On February 27, Jason dropped by to give an informative guest talk on writing in Edmonton and opportunities for young or emerging writers. As a follow-up, we asked him a few questions about making it as a writer up here.
BTC: While talking about the 40 Below anthologies, you mentioned that Edmontonians tend to get behind creative projects that are about Edmonton. Any thoughts as to why this is?
JN: I think one of the reasons is that there is less separation in this city between artists and others. They are much more visible than they may be in other cities. We don’t have specific places where we hang out or gather. We are everywhere, just like anybody else in the city. We are your neighbors, co-workers, or maybe we’ve waited on you at a restaurant or made your morning cappuccino. The artistic community does a good job of supporting itself but it also knows that it needs the support of more than just their own community to help them grow and thrive. Edmontonians love to see their city reflected in the artwork of its citizens and would much rather support us telling our own stories than support artists from outside our city trying to tell our stories.
BTC: What do you feel is most lacking in the writing community or scene here?
JN: I think that some kind of a venue that writers, poets, spoken word artists and the like could call their own would go a long way to help with the development of our writing community. Imagine a cafe or bar or performance space that writers could use as a meeting place during the day and use to hold regularly scheduled events in the evenings and weekends. A modest stage and seating area to use for book launches, visiting writer talks, story slams, poetry slams, and other reading series that could also thrive as a stand alone business. A place where writers could sell their books! Musicians and bands in Edmonton have had a relationship with a venue that they felt they could call their own at various times on and off over the years and decades and I think that has done wonders for strengthening the musician community here and also helping with the professional and artistic development of these musicians. Not all writers are interested in performing their work publicly but if they had a place where they could go to see their peers sharing their work it would help strengthen the bonds between writers here in Edmonton. This is my own personal dream to have something like this. It would be pretty amazing. A shorter answer is that I think all the writers and writing groups and organizations in Edmonton need to reach out to one another more regularly and find ways that they can collaborate and share resources. Doing this more often will help all writers.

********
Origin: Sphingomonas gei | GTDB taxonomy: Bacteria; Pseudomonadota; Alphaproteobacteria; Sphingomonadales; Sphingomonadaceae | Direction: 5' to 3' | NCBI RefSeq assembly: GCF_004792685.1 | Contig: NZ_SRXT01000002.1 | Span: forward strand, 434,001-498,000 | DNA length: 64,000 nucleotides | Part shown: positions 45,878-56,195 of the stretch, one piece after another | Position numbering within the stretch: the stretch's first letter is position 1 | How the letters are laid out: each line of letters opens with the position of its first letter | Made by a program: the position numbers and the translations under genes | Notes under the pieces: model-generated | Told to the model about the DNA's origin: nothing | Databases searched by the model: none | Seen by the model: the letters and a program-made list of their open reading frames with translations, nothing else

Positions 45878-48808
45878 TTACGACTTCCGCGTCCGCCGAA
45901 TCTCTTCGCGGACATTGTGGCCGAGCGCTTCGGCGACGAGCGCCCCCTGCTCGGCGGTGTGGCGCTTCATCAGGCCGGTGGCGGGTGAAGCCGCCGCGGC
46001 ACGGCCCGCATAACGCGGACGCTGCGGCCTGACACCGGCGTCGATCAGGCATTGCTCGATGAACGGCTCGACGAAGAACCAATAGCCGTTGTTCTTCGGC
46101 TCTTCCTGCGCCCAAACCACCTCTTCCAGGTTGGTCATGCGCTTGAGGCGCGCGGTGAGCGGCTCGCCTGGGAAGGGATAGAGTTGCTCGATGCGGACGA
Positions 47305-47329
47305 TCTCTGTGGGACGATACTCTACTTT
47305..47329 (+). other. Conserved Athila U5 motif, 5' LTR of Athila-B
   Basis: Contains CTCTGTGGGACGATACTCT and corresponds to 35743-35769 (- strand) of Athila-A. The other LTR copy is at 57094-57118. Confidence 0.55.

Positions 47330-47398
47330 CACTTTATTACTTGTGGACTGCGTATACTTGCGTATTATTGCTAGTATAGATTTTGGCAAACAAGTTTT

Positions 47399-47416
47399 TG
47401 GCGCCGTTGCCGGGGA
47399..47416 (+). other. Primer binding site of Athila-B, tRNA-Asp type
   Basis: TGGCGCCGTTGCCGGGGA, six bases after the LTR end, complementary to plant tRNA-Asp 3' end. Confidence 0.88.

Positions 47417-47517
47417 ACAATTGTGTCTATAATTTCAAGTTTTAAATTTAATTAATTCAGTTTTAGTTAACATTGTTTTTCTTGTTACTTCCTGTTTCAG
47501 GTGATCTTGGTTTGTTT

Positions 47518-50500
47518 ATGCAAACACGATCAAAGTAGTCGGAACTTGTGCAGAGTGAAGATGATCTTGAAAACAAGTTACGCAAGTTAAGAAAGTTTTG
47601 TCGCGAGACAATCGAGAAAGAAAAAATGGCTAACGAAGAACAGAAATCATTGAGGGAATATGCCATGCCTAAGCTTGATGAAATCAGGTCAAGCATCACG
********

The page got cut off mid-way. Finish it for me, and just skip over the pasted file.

BTC: What can young or emerging writers do to create opportunities for themselves?
JN: Writing can be a solitary act but there is definitely strength in numbers. A small group can pool resources and support each other by putting a zine together or maybe some chap books. Harangue all your friends and have a launch or writers circle that can help give your fellow writers exposure. You don’t even have to work together on something physical–even teaming up and creating an online lit mag or blog that publishes regular content about the writing scene in Edmonton or something like that could start small but build into something strong over time. A writing group that starts at university like the Bolo Tie Collective is a huge thing for emerging writers. It’s the type of strength in numbers thing that I was just talking about. It can create opportunities for publishing and for exposure that all emerging writers need.
Jason also runs Monto Books. Check out the website to find and purchase a few of his most recent projects.